With May 1st looming, many landlords are worried about missed rent payments due to rent strikes. Rent strikes in Washington D.C. are widespread right now due to the COVID-19 pandemic and high unemployment rate. At the moment, there is a ban on evictions. However, D.C. tenants need to understand that this is temporary, and rent strikes or rent withholding can still result in severe consequences later on.
Will Washington D.C. Rent Strikes Affect My Rental Properties?
The COVID-19 pandemic is creating a hard time for both during this time, you’ll want to collect rent and try to minimize the number of tenants going on rent strike or withholding monthly payments. We have some tips for rent collection during this time and encourage tenants not to go on a rent strike. Also, we will share some important information regarding the future consequences of rent strikes that as both owners and tenants need to beware.
Consequences of D.C. Rent Strikes During COVID-19
Tenants in D.C. should be aware of the consequences of rent strikes. Withholding rent is only a short-term fix for financial struggle. In the long-term, it can be very detrimental to you as a tenant. While evictions may be banned right now, you may still be required to pay back all missed payments when the eviction moratorium is over. Depending on how much rent you withheld, that could be nearly impossible to payback (especially if you are unemployed due to the pandemic).
So, what exactly are the consequences? Potential to financially harm yourself for years to come, future eviction, and harm to your landlord or property management company. Let’s say you go on strike for three months (March, April, and May as an example), and your rent is $2200/month, which is the average rent for a small D.C. apartment. In that case, when the pandemic ends, you will be in $6,600 worth of debt.
Besides, if it doesn’t get paid back in time, you are now susceptible to eviction. Eviction goes on your credit and rental history for life. When you try to rent another apartment, lease a car or anything else that requires a financial background check, your chances to do so will be much lower than they were with a clean record. The act of withholding may have helped you briefly but harmed you in the long run.
How Can I Collect Rent From My D.C. Tenants?
The following advice applies to landlords and tenants during the pandemic. The best thing you can do right now is to work together to get rent paid. Here is the best way to do so:
If you’re a tenant who is not financially impacted by these circumstances, pay your rent! All the consequences listed above are certainly not worth it if you are financially stable. If you are a tenant directly impacted by COVID-19 and honestly cannot make rent (or make it in full), talk to your landlord.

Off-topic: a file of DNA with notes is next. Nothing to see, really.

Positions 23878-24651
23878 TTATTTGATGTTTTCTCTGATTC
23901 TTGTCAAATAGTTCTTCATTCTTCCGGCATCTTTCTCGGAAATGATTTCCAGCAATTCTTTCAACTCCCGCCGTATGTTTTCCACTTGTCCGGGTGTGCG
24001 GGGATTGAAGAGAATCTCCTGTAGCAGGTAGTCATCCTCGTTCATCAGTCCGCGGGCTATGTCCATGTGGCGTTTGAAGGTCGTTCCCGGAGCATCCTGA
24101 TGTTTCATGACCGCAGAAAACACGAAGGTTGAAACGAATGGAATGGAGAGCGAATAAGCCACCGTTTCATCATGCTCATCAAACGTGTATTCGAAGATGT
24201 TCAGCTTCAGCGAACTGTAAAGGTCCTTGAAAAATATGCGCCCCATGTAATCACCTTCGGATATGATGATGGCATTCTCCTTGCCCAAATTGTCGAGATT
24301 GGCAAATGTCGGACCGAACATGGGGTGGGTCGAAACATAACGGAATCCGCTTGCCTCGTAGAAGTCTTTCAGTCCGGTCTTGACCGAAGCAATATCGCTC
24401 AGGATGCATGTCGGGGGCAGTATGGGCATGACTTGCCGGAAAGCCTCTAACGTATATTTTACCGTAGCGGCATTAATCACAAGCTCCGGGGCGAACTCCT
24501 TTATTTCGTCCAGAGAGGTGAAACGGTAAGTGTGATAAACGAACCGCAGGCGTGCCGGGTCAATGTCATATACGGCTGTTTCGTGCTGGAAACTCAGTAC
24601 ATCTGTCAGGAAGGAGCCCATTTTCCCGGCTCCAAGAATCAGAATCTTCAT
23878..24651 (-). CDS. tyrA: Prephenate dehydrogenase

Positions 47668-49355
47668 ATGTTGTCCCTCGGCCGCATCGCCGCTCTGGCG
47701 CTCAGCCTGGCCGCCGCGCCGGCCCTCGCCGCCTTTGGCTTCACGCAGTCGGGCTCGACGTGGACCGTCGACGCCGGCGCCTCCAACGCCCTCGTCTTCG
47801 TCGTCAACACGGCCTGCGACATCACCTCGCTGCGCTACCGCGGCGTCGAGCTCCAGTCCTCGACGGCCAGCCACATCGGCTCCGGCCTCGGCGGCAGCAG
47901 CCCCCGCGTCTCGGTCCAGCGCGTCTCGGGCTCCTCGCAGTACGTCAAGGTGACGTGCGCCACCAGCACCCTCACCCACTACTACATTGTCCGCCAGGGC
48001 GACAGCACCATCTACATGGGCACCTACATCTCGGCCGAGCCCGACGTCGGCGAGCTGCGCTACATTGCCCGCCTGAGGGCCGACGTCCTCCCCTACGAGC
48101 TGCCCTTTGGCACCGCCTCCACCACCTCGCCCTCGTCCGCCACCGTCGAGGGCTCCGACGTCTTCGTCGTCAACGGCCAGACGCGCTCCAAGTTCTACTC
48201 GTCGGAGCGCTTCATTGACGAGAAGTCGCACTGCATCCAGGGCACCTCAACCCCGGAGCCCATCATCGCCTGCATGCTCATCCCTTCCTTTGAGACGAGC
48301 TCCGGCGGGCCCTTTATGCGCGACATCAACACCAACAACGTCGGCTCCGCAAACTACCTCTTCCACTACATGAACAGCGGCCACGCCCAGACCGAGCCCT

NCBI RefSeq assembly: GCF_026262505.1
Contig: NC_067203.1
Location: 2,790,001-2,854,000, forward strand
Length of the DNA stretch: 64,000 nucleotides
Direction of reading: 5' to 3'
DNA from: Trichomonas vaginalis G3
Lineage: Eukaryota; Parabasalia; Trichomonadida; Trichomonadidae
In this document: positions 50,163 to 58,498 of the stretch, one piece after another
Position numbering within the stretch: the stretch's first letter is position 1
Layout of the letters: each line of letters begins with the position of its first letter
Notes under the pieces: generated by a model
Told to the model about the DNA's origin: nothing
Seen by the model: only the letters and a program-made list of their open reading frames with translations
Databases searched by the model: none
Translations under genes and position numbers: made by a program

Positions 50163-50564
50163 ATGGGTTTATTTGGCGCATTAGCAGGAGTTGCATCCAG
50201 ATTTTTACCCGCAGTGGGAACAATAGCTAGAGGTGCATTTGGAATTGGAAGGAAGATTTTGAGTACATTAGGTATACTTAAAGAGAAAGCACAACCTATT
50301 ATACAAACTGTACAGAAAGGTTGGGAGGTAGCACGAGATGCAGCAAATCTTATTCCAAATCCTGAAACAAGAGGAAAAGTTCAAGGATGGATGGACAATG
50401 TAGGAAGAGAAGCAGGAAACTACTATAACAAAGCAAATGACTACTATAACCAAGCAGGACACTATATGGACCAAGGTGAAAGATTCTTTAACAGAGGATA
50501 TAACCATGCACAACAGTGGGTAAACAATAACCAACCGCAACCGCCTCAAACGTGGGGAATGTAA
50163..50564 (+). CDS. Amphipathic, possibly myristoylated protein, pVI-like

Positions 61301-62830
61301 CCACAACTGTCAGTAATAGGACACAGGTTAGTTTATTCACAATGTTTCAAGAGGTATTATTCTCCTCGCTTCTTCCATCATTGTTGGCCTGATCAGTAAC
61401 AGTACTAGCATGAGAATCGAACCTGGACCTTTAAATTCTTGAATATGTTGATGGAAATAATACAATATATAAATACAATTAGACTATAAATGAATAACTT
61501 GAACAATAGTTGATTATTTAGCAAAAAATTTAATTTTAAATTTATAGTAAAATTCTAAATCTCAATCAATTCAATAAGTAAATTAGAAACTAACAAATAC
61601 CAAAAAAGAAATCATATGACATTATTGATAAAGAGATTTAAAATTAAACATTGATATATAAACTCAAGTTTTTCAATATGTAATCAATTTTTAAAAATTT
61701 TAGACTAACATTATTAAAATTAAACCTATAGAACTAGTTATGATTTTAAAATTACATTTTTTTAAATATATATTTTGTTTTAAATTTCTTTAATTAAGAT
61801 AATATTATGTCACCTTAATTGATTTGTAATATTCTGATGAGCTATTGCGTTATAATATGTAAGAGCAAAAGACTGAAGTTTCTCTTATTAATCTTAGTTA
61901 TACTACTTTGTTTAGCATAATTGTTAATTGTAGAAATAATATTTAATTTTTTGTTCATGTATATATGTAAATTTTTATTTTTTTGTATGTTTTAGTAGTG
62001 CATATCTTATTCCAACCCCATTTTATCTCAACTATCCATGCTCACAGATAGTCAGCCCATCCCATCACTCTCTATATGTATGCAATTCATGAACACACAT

Landlords, it is your responsibility and obligation to help educate and provide these tenants with the resources available. Educate yourself on all rent assistance and unemployment assistance programs out there for those impacted by the virus and be ready to share this with tenants in need. If tenants are delayed in receiving assistance or still don’t qualify despite losing their job, have another plan in place to make sure that rent gets collected, and the tenant doesn’t go on strike, hurting both themselves and you.
As a landlord, how can you make it through these times and provide tenants in need with assistance? Come up with a payment plan that allows them to pay the maximum amount each month during the pandemic that they can and tack the remaining balance on to future payments. However, do not offer this to all tenants. Only provide payment plans for those that can prove COVID-19 financially impacts them or their household. They need to do so for unemployment, so it makes sense for you to check as well. Tenants, don’t take advantage of these payment plans and don’t ask for one unless it is necessary!
COVID-19 Washington D.C. Update
The D.C. government is still urging residents to stay at home unless travel is essential. If you must leave your home, be sure to practice social distancing:
- Only go out for essential purposes
- stay six feet away from others
- wash hands frequently
- sneeze or cough into elbows
- wearing masks and gloves
- avoid public transportation whenever possible
The D.C. area has seen an increase in deaths and positive tests over the past few weeks. Without proper testing, the cases may continue to climb into the coming days and weeks.
As of April 30, 2020:
- Confirmed COVID cases in D.C.: 4,106
- COVID related deaths in D.C.: 205
- Nationwide COVID cases: 1.07 Million
- US COVID related deaths: 61,570
The COVID-19 pandemic is creating a hard time for both tenants and landlords nationwide. If you’re a landlord concerned about rent strikes, contact a Washington D.C. property management company to help with rent collection and all of your property management needs.